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The "doll test" shows why society desperately needs Target's newest collaboration with multicultural doll company Orijin Bees

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Photo courtesy of Orijin Bees
Photo courtesy of Orijin Bees

Studies show that the toys we play with as children and how we're permitted to play with them affect us developmentally and psychologically. For a multitude of reasons, it is important for children to play with different types of toys without gender or racial restraints; this will lead them to higher levels of achievement in developmental skills.

Being open-minded when it comes to children and play can be difficult, depending on how you were raised. Many find it inappropriate for boys to play with dolls and for girls to play with toy trucks, for example. However, both genders benefit from being free to explore and play with any of these toys. Toys should be thought of as developmentally appropriate rather than gender specific.

Toys, like dolls and kitchens, can lead boys and girls to use their imaginations while developing their social, emotional, and linguistic skills. They help them learn to interact and handle real-life situations with other children, experiences that they will carry into adulthood.

Besides variety, another important characteristic for toys to have, in consideration of healthy development, is representation. While your first reaction may be personal representation — and while this is important to self-image — the cultural representation of others is equally important for children, so they develop a healthy view of the world and the different people around them.

On October 5, Target, along with Orijin Bees, a multicultural toy company, launched the Baby Bee Doll Collection on its website. Orijin showcases not only a diverse range of beautiful Black and Brown skin tones but also a variety of curly hair patterns.

Orijin Bees (actually, O.R.I.J.I.N. B.E.E.S) stands for "Our Representation Is Just Inclusion Normalized, Beautifully Empowering Every Soul." It was founded by Melissa Orijin after her seven-year-old, Esi, struggled with her confidence as a result of being the only Black girl in her class. She created this brand with the goal of instilling self-love during pretend play, helping young girls build the confidence to know their worth and, ultimately, become leaders of the future — something our community desperately needs.

Cultural representation in the toy industry has historically been disproportionate; this applies to dolls especially. The vast disparity between white dolls and those of all other races was once so great that it helped desegregate public schools in 1954. As the Supreme Court justices deliberated overturning the "separate-but-equal" doctrine, they had to consider a case made with Black and white baby dolls.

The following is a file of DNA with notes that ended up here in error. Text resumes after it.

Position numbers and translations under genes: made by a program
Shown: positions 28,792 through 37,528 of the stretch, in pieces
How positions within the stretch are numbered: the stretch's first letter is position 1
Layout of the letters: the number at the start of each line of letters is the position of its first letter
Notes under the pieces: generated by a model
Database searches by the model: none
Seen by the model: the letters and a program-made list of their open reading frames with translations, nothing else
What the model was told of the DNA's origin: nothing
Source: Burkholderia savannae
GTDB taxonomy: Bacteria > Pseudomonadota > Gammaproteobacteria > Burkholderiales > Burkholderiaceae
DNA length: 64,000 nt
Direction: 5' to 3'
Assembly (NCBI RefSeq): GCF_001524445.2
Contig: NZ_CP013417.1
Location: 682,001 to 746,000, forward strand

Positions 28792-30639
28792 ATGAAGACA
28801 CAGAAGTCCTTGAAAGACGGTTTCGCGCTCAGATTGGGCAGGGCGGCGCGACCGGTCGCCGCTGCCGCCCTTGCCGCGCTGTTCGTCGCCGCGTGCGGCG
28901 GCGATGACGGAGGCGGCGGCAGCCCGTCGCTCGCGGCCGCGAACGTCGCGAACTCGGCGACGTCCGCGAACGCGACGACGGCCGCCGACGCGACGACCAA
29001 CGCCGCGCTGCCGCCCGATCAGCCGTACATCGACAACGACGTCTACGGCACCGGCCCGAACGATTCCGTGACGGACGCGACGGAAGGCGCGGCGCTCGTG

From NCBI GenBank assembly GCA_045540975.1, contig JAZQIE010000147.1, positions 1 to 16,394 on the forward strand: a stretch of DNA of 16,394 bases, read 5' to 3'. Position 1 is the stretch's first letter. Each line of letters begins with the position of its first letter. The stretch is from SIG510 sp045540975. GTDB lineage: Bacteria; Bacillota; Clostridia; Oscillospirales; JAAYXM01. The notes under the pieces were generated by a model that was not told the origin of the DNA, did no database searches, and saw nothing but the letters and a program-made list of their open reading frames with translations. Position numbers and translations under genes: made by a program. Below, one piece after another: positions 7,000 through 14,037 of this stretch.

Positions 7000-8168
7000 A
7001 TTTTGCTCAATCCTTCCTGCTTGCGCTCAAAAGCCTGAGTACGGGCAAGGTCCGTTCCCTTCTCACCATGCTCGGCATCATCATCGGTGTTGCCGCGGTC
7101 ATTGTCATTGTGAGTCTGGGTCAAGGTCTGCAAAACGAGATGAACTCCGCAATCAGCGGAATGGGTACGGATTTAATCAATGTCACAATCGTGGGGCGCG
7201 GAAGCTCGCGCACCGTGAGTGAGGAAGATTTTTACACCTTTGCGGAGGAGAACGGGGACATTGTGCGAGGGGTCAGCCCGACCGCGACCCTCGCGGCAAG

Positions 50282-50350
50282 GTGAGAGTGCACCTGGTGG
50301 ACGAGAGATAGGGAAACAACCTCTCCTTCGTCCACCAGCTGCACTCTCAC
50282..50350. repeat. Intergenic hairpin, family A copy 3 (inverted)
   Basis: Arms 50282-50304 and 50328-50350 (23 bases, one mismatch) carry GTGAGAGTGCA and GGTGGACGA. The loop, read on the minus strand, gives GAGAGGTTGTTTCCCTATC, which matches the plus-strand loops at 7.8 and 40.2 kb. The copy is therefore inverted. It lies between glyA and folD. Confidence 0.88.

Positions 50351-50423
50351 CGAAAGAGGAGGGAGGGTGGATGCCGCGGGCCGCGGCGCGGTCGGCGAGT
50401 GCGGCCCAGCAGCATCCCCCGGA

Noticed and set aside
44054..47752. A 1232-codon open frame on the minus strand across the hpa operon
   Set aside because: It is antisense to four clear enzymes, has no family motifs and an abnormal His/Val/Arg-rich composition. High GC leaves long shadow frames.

Mamie and Kenneth Clark had used the dolls as part of a groundbreaking psychological experiment they had performed to help heal children with racial biases. The "doll test" showed more than just a preference for dolls with white skin over dolls with brown skin; it helped the country understand the persistent effects of segregation on the Black children it affected most. The results displayed the devastating effects of life in a society that was intolerant of African Americans.

The test itself was simple and direct. Because Black dolls were not yet manufactured, the Clarks had to paint a white doll brown. They presented them to children of different races and asked them to answer a few simple questions: Which would you like to play with? Which doll was good or bad? Which doll looked most like them? Two-thirds of the children (some as young as three) picked white dolls for "good" characteristics, while some of the children were noticeably upset at having to say that the Black doll looked like them.

This year, a Texas A&M assistant professor, Dr. Sturdivant, re-created the doll test to see if anything had changed. Her experiment consisted of 13 students, four dolls, and salon props, as well as Black, Latina, and white dolls simply placed within the classroom.

The result was just as devastating as those 60 years ago. Black dolls were stepped on, cooked in pots, and disregarded for their Afro, curly hair. These results show that the work to undo racial biases and anti-blackness among children still needs to be done.

Dr. Sturdivant stresses that the ways to keep moving forward with children and society is as simple as talking about it. "We do have data to support that adult silence about race fosters feelings of anti-blackness in, not just black children, but all children," she said. "Children are always learning, always."

This is why Target's collaboration with Orijin Bees is a groundbreaking development in itself. As stated in a recent National Black Guide article, "This new deal with Target represents a milestone achievement for the brand, which continues to grow its toy line to empower girls like Esi to find self-love and pride in their identity by ensuring representation in their toy boxes."